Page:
1799
ENGLISH POETRY 1579-1830: SPENSER AND THE TRADITION

On Reading Ballad-Stories, Sonnets, &c. by G. D. Hartley, Comedian.

Bath Herald (1 February 1800).

Francis Godolphin Waldron


F. G. Waldron, actor and antiquary, makes the occasion of praising his friend Harley (a regular contributor to the Bath Herald) the pretext for a catalogue of poets who praise poets — in the case of Ben Jonson, grudgingly (Waldron, however, had produced an edition of Jonson's Sad Shepherd). The nature of the catalogue bears witness to Waldron's knowledge of earlier poetry, which would come into play in his edition of Spenser's uncollected verse. The poem is signed "F. G. Waldron, Oct. 1799." William Cowper would die a few months after Waldron paid him this tribute.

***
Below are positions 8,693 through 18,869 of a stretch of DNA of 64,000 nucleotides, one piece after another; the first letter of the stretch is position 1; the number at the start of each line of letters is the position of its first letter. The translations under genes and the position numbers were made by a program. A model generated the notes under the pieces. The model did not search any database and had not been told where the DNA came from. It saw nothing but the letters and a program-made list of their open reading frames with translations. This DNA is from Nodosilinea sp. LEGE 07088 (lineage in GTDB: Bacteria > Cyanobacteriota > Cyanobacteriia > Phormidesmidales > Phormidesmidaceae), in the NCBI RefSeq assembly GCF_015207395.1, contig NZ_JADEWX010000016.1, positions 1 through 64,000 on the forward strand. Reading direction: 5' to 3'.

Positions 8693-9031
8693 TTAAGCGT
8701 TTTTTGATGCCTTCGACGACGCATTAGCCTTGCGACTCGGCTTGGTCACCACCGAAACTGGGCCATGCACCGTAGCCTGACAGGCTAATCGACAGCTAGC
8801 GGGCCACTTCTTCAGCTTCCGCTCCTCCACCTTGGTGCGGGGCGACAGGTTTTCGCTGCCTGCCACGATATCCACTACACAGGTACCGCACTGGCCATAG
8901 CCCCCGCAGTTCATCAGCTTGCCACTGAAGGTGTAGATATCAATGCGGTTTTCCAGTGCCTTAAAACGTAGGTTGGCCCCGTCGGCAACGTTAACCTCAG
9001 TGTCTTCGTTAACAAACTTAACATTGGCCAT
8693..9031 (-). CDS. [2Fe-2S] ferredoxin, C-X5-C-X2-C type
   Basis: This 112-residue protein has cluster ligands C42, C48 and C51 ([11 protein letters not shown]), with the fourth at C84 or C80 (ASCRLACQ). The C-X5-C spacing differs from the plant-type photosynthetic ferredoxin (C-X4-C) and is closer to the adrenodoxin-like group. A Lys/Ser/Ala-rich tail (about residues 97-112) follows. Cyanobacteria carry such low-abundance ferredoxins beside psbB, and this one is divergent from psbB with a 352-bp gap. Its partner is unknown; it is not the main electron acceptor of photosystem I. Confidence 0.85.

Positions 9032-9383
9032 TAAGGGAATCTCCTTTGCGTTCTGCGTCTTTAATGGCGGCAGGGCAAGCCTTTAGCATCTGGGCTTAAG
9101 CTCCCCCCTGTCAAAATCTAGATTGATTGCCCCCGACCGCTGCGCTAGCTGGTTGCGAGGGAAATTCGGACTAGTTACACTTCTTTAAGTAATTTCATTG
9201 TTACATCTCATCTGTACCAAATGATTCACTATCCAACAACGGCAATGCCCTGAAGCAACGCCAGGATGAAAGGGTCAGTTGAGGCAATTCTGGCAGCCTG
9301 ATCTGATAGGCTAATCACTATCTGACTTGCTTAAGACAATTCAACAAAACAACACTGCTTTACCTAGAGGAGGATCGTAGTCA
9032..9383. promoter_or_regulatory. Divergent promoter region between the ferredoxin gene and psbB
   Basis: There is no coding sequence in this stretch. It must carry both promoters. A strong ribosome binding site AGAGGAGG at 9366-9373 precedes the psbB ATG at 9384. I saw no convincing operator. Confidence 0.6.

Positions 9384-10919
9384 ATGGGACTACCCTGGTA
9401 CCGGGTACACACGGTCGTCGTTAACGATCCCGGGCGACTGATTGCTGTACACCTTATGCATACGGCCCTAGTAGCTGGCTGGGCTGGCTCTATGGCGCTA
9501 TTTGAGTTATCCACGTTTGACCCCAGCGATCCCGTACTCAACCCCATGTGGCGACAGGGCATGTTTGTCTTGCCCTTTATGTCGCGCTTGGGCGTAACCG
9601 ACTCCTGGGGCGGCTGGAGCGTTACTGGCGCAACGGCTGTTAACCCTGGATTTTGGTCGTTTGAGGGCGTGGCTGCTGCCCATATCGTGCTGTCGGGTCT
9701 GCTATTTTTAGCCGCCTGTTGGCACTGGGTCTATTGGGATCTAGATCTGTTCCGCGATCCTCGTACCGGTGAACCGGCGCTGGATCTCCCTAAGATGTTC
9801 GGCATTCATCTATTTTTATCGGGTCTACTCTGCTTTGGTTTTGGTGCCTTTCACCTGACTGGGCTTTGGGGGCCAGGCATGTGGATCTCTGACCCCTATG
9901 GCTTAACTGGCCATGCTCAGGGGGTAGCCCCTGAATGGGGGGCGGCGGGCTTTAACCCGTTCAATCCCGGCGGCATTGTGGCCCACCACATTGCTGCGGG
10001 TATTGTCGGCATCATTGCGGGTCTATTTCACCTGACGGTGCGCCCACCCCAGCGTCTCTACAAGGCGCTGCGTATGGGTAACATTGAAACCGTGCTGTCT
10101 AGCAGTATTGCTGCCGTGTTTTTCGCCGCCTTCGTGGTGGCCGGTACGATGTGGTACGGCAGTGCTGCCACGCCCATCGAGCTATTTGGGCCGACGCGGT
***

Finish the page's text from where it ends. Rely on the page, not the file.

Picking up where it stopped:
In elder times, one Poet prais'd
Another's lines, nor envy felt:
And, by that Candour, oft-times rais'd
A fame himself, so justly dealt:

SPENCER prais'd many, tho' above
All praise himself — sweet DRAYTON too,
Spoke in his rhimes a Poet's love
For other Bards — gave each his due:

Stern JOHNSON, tho' his praise came hard,
As thinking he could fame confer,
To BEAUMONT shew'd most dear regard,
And was his Muse's